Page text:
The present apparatus provides two modes of operation. For daylight usage or for display under relatively bright environmental lighting conditions, a reflective or fluorescent contrasting display is available in combination with the background of the panel. For nighttime use or display under darkened environmental conditions, a backlighted contrasting display is used. This versatility in display application required development of controls for moving the individual disks between three positions, each of which must be a stable rest position which can be maintained without continuous energization.

The present apparatus pivots a thin disk from a sealed background position to an opposed reflective or fluorescent position or to an intermediate light-transmitting position. In each of these alternate stable positions, the disk and its supporting elements are movable by magnetic forces to the alternate positions. This assures certainty in the disk movement and removes visual hesitancy that might otherwise affect the visual impact of an instantly changeable display. The resulting mechanical apparatus has a visual impact under all environmental lighting conditions similar to that achieved by instantly turning a multitude of lamps on or off to change a lamp bank matrix.

DESCRIPTION OF THE DRAWINGS

FIG. 1 is a front view of an assembled matrix showing display of a letter;

FIG. 2 is a front view of a single display assembly in the reflective condition;

FIG. 3 is a rear view of the display assembly in the reflective condition;

FIG. 4 is a side view of the display assembly;

FIG. 5 is a front view of a single display assembly in the closed or background condition;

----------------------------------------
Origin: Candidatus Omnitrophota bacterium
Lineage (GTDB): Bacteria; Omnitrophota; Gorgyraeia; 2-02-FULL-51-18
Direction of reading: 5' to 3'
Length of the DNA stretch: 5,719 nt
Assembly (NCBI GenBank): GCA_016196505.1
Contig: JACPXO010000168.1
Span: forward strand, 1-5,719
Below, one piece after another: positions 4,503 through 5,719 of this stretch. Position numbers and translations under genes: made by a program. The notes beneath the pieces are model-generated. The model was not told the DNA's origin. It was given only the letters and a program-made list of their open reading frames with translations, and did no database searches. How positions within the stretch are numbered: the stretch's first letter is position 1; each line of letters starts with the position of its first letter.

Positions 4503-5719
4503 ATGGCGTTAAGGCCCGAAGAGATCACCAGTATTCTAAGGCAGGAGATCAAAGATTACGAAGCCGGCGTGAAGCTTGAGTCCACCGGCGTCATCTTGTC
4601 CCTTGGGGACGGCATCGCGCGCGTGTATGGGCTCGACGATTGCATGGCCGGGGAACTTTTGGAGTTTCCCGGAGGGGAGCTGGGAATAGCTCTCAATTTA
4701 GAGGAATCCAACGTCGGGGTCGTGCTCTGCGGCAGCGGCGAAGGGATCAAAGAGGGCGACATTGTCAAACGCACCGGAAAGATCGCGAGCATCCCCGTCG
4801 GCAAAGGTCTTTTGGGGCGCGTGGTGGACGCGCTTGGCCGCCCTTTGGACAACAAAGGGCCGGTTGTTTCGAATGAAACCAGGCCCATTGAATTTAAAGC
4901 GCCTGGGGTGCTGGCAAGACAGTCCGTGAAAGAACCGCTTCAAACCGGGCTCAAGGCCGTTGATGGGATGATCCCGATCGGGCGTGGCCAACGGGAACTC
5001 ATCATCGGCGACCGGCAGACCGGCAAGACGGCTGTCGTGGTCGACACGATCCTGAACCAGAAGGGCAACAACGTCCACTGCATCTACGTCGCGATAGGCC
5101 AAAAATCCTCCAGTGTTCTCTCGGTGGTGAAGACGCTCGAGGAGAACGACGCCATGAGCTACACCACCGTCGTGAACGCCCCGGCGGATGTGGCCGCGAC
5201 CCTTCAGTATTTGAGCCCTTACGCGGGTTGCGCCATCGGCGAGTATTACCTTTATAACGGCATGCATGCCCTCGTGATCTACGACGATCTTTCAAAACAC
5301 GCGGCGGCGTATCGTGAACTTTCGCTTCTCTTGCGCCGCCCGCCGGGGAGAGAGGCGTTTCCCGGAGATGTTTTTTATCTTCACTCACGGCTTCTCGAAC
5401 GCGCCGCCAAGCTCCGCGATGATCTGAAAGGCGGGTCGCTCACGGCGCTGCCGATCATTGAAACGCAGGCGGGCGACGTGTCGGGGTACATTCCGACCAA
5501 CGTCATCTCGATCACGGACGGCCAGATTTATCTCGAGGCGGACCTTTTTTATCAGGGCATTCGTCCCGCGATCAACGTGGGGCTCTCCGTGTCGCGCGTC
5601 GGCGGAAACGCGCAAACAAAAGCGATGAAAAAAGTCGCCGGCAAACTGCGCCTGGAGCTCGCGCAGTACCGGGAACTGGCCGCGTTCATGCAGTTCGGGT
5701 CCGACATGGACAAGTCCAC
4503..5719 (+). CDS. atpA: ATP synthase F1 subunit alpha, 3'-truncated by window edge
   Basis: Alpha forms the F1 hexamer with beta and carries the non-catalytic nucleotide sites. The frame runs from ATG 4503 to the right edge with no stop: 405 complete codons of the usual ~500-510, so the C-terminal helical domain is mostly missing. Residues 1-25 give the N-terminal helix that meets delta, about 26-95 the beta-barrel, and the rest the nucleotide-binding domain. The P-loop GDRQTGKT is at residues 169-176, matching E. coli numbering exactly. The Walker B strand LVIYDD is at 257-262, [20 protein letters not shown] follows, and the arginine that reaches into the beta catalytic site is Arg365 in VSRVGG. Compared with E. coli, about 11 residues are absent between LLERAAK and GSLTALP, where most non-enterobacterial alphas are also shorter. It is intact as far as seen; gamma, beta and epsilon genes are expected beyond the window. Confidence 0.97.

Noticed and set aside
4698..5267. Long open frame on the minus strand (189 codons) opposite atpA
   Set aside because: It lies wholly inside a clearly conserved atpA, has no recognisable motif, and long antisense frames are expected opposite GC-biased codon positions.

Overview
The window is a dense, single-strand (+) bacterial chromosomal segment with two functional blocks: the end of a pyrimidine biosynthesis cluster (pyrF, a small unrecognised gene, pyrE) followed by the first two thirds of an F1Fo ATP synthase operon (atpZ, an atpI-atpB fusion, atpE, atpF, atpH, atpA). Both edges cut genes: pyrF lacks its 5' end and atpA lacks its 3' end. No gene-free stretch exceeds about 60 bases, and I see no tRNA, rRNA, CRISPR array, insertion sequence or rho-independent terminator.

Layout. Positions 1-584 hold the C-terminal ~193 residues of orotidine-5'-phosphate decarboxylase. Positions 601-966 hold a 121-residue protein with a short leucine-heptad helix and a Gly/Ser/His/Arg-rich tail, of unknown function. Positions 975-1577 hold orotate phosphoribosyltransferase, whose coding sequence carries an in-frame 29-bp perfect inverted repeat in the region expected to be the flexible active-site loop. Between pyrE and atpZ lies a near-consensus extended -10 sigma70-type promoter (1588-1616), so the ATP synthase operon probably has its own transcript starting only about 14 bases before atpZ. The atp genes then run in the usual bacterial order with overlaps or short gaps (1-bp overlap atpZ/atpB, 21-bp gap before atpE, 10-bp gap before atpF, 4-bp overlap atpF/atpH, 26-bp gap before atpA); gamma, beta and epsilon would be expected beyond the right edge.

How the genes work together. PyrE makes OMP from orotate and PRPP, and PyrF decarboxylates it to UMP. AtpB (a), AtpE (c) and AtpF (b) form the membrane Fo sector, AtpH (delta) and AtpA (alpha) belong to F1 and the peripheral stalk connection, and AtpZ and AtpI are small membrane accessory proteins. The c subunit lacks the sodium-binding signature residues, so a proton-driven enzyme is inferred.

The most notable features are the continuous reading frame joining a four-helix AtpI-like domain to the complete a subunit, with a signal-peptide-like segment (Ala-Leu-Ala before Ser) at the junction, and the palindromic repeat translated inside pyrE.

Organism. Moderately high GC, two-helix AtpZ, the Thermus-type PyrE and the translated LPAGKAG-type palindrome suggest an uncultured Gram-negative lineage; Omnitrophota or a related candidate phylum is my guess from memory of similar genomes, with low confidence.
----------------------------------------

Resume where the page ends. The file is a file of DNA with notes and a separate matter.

FIG. 6 is a front view of a single display assembly in the backlighted condition;

FIG. 7 is a fragmentary sectional view taken along line 7--7 in FIG. 3;

FIG. 8 is a front elevation of a disk assembly;

FIG. 9 is a front elevation of a disk;

FIG. 10 is a front elevation of an armature;

FIG. 11 is a sectional view taken along line 11--11 in FIG. 8;

FIG. 12 is a vertical sectional view taken along line 12--12 in FIG. 2;

FIG. 13 is a vertical sectional view taken along line 13--13 in FIG. 5;

FIG. 14 is a vertical sectional view taken along line 14--14 in FIG. 6;

FIG. 15 is a schematic view of the display assembly in the reflective condition;

FIG. 16 is a schematic view of the display assembly in the closed condition; and

FIG. 17 is a schematic view of the display assembly in the backlighted condition.

DESCRIPTION OF A PREFERRED EMBODIMENT

The drawings illustrate a specific form of the invention, which is an individual movable display assembly. It is adapted to be arranged in a spatial display arrangement forming discrete informational patterns or in a matrix having multiple vertical columns and horizontal rows for display of general pictorial or written information.

Each assembly is individually controlled and movable between three different positions. In one position, the assembly displays a surface that contrasts with the background of the matrix. In the second position, it displays a surface having a color common to the background. In the third position, it transmits light from behind the assembly in a backlighted display mode. The first and second positions are designed for use in a reflective mode; the second and third for use in a backlighted mode.

The assembly basically comprises a shell 10 that supports the assembly components; an armature 20 and disk 25 that pivot relative to the shell as a unit; and a magnetic operator, shown as a permanent magnet 26 on the armature 20 and a pair of driving magnets 27 and 28 at the back of shell 10. By selectively reversing magnets 27 and 28, disk 25 can be instantly positioned in one of the three above-described positions. The three operational positions of the assembly are shown in sectional views 12, 13 and 14. Schematic views illustrating operation of the assembly in the three positions are shown in FIGS. 15, 16 and 17.

As shown in the drawings, shell 10 is molded of plastic resin or other suitable structural material as an integral member. Shell 10 can be integral with a supporting panel or frame for the display or can be a separably formed component as shown. It includes a surrounding rim 11 having a front surface 12 and an oppositely facing back surface 13. The surfaces 12 and 13 are bounded by an outer peripheral edge 14 and an inner peripheral edge 15. The edge 15 surrounds a centrally open window through the shell 10.